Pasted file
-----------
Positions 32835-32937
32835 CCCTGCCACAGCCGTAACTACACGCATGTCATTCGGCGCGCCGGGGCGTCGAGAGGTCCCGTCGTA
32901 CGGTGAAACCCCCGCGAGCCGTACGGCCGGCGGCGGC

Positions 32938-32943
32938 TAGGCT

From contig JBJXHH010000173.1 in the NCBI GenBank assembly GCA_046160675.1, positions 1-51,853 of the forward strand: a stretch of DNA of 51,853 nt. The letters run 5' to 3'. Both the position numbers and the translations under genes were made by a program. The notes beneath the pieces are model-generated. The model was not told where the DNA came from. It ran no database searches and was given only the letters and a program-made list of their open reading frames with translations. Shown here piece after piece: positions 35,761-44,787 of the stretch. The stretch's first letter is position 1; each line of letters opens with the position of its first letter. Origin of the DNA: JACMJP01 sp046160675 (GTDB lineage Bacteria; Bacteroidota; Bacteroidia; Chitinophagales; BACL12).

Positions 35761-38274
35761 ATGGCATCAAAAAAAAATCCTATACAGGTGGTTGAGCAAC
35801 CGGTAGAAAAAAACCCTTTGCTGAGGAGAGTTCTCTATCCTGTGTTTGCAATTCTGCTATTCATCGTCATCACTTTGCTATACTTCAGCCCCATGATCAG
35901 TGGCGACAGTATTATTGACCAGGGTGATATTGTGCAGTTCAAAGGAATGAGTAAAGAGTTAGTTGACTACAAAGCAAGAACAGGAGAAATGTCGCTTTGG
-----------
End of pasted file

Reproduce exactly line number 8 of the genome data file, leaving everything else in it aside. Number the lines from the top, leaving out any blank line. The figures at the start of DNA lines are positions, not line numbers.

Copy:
35761 ATGGCATCAAAAAAAAATCCTATACAGGTGGTTGAGCAAC